Christian Living


Summer Sun Sense

With summer upon us and the promise of many lazy hazy days ahead, it is important to remember some sun safety tips so that miserable whining due to sunburn is not part of the daily routine.

I am not a dermatologist, but I am married to one and the mother of two red heads besides, so I do have a little bit of experience in this department.

To make your summer more enjoyable, and void of lobster red skin for you and your children, keep the following tips in mind:

  • Apply, apply, apply. And reapply. Even if your sunscreen label indicates that it is waterproof and sweat-proof, it is still necessary to reapply at intervals, especially after taking a dip. Water dilutes the SPF, so you may reduce your SPF from 30 to 15 simply by going in the water.
  • Apply even when it is cloudy outside. Up to 80 percent of the sun’s UV rays pass through hazy, cloudy skies. So don’t go out without it.
  • Combining insect repellant with sunscreen is not the best idea, as sunscreen needs to be applied more frequently than bug spray, and you could end up with more insect repellant than is advised.
  • Use at least SPF 30. The higher the SPF, the better it blocks UV rays.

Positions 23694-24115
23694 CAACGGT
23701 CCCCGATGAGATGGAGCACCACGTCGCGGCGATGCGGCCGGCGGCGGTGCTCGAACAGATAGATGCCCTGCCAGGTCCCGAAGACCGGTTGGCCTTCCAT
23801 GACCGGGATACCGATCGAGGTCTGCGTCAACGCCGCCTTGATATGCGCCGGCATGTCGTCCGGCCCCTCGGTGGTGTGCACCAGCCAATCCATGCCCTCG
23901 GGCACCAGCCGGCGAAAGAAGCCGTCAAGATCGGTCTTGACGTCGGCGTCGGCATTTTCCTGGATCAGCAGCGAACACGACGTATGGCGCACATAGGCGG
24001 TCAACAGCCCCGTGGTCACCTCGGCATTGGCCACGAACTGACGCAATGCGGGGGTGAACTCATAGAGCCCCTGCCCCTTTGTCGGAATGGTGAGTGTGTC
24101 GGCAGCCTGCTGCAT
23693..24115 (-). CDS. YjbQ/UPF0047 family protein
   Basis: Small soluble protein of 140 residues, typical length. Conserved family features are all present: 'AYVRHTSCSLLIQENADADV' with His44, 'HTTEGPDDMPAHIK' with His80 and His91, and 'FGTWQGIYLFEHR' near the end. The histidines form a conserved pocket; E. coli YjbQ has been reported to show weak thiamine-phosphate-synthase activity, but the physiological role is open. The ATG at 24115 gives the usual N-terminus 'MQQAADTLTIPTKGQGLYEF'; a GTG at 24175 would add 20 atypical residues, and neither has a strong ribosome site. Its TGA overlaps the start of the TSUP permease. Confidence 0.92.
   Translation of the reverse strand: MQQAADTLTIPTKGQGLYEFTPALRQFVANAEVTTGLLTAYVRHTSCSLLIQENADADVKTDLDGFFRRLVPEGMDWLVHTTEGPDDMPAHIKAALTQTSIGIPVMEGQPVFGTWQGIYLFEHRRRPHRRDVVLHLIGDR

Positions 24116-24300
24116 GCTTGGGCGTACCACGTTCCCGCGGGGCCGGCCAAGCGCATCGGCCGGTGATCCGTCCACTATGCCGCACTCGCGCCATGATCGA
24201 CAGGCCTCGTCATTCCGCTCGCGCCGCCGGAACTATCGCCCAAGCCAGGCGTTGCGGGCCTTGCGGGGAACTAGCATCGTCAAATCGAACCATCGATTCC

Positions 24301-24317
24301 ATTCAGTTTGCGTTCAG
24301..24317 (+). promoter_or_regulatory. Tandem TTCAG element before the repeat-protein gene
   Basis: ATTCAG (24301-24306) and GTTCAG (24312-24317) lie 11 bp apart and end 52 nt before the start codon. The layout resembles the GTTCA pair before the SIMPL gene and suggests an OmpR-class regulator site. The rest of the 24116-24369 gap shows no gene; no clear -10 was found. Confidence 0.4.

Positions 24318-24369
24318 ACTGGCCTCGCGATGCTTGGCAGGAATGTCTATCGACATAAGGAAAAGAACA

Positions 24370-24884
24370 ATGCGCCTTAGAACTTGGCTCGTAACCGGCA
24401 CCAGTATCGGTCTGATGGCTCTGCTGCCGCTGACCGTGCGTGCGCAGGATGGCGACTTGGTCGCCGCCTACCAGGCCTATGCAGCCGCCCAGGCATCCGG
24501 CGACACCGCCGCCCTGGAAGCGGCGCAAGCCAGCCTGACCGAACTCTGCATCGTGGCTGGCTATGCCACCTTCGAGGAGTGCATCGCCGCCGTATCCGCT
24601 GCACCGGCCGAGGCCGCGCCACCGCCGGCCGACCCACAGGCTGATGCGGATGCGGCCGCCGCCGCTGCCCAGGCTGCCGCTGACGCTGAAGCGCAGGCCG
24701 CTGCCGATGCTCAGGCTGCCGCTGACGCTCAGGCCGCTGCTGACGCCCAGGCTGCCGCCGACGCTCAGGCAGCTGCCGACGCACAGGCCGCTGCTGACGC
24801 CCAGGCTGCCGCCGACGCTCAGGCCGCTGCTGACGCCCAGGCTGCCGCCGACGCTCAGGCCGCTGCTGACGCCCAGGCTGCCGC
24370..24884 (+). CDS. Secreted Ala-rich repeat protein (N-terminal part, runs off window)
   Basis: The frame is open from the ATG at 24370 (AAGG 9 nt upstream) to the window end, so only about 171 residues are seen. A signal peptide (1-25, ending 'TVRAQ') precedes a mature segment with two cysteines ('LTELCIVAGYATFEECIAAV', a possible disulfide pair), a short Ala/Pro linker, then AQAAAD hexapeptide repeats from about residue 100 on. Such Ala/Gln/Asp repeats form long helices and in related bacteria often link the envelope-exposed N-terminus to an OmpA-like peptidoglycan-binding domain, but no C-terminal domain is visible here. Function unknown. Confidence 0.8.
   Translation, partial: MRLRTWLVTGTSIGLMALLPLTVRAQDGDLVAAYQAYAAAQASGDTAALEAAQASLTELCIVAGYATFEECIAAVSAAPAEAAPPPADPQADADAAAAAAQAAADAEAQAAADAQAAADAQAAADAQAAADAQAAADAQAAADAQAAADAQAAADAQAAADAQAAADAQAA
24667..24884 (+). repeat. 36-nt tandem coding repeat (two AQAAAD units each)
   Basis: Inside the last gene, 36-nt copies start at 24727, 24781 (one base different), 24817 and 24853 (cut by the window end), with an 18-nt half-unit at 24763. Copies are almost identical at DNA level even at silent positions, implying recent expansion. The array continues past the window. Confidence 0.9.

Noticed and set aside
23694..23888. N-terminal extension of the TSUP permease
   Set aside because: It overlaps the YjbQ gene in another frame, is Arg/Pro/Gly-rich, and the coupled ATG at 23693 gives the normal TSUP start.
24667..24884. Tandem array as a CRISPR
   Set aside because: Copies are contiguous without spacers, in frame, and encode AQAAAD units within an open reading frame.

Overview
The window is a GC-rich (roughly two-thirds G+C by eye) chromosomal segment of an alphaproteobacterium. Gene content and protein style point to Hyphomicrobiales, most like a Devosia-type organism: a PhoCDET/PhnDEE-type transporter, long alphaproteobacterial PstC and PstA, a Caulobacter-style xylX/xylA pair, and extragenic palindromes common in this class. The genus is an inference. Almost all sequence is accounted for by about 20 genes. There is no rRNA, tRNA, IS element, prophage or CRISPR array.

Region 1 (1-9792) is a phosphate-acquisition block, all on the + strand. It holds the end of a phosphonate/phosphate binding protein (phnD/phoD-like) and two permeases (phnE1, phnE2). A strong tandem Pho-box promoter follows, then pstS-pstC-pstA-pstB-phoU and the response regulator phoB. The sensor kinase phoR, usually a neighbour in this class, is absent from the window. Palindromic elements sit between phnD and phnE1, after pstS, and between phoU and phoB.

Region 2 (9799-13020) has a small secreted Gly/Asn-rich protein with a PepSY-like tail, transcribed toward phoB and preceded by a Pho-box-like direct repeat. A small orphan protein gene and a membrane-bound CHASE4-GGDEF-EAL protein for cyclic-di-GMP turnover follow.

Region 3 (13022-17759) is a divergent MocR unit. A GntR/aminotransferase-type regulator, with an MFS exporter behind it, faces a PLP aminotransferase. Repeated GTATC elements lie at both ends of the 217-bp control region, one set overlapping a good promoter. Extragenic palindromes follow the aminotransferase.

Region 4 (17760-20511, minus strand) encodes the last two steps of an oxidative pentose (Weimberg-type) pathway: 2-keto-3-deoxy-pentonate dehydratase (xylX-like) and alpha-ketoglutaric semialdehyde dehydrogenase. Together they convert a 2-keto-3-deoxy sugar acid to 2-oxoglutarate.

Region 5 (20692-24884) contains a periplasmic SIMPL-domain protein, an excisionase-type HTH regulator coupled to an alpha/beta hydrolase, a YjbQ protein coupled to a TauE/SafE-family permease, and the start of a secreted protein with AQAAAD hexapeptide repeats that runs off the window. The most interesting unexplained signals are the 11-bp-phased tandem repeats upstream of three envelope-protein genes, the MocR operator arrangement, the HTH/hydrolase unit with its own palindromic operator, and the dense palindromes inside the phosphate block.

• Get into the habit of applying sunscreen every day, even if you aren’t planning on an afternoon of lounging at the community pool. Research shows the average person accumulates up to 14 hours of incidental (back and forth to the mailbox, through the car window, etc.) sun exposure each week.
  • Don’t count on your SPF 15 moisturizer to do the trick. Moisturizers and sun block are not created equal.
  • Don’t forget to wear a hat or shades, for you or your bambinos.
  • Don’t underestimate the amount of protection simply staying in the shade can provide. It can eliminate 60 percent of the sun’s UV rays.
  • Most sunscreens actually expire before their expiration date, so don’t assume it will be 100 percent effective.
  • There are clothing companies that produce swimwear with built in SPF protection. You can also wash in UV protection with something called SunGuard (check it out at www.sunguardsunprotection.com).

If you still are vigilant and become sunburned, take an aspirin and soak in a lukewarm or tepid bath for 15 minutes with a fistful of baking soda. Aloe is also soothing.

Copyright © Kathy Pride. Used by permission.

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